We're enjoying a much more uplifting end to the week as traders see cause for optimism in the two painful negotiations that have gripped markets in recent years.
Let's be honest, expectations were remarkably low at the start of the week that either set of meetings would yield a positive outcome, let alone both, but Thursday could go down as a turning point in both cases. I may be getting carried away there and come Monday, the US may be announcing new tariffs and the UK facing up to no deal again but we should enjoy it while it lasts.
In both cases, we have huge meetings today that will convert optimism into euphoria or leave us feeling silly for getting carried away in the first place. No big deal. Trump welcomes Chinese Vice Premier Liu He to the White House after productive talks with his trade team on Thursday in what could be the first step towards de-escalating the trade war that has plagued the global economy for the last year.
Boris has always been good with words but traders were delighted at the joint statement from Johnson and Varadkar, in which they agreed that they could see "a pathway to a possible deal". This could prove to be nothing more than empty words but it does at least sound more positive, although the DUP may be a little more apprehensive.
Sterling soared 2% on the joint statement and is adding to these gains today. Despite the threat of no-deal there has been bullish pressures building in the pound which perhaps indicates that traders either don't buy Johnson's warnings and expect an extension, or they think his efforts will bear fruit. They leapt at yesterday's news though.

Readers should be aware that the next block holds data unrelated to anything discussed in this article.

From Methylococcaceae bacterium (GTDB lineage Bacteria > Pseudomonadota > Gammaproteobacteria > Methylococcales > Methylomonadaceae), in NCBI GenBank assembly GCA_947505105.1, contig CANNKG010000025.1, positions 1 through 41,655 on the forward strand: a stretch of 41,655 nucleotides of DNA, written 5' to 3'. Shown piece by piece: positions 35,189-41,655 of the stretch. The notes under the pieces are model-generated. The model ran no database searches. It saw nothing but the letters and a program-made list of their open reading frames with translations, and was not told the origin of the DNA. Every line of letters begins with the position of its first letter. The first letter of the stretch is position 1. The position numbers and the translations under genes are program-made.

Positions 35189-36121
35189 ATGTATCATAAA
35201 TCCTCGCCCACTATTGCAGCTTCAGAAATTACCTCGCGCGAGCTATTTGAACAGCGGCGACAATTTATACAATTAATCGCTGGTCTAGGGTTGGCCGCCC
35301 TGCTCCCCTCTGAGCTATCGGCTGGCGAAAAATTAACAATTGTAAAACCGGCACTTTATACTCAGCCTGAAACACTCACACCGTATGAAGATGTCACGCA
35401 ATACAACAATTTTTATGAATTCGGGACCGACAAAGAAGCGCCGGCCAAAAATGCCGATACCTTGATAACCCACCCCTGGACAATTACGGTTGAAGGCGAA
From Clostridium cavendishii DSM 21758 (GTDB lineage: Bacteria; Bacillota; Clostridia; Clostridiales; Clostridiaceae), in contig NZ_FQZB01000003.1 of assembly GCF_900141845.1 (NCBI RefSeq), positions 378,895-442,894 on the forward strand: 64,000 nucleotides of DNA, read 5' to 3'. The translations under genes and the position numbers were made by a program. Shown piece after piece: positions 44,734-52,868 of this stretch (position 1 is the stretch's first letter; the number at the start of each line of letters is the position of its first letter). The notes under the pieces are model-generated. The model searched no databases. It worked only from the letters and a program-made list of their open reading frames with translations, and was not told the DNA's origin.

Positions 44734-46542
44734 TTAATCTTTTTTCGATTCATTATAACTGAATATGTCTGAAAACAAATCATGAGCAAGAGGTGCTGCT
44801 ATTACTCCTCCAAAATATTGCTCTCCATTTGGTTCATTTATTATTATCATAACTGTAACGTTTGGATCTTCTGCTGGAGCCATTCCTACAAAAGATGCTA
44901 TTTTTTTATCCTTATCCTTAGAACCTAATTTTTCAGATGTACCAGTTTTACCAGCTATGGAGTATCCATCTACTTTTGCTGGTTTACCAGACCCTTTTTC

Oil jumps on tanker attack
Oil prices are up around 2% today following reports of an attack on an Iranian oil tanker in the red sea. Traders may not be concerned about lost output in this case but the suggestion is that the missiles came from Saudi Arabia which could represent an escalation in the region after a period of calm following the attack last month.
Once again though, traders seem reluctant to price in increased geopolitical risk, instead fully engrossed in the global growth narrative and the pressure that will put on crude prices. Oil had already been given a lift by progress in Washington yesterday as traders celebrated the perceived reduced risk of recession.
Gold vulnerable as Brexit and trade talks progress
Gold prices are recovering a little this morning on the back of the Iranian oil tanker attack to trade around $1,500. They had slipped back to $1,490 on Thursday on the back of the positive developments on the trade war and Brexit. If both of these can maintain their positive momentum on Friday, gold could come under some serious pressure and $1,480 will once again look very vulnerable. $1,460 is the next test for gold, with it having found support here earlier this month but further downside could be on the cards.
This article is for general information purposes only. It is not investment advice or a solution to buy or sell securities.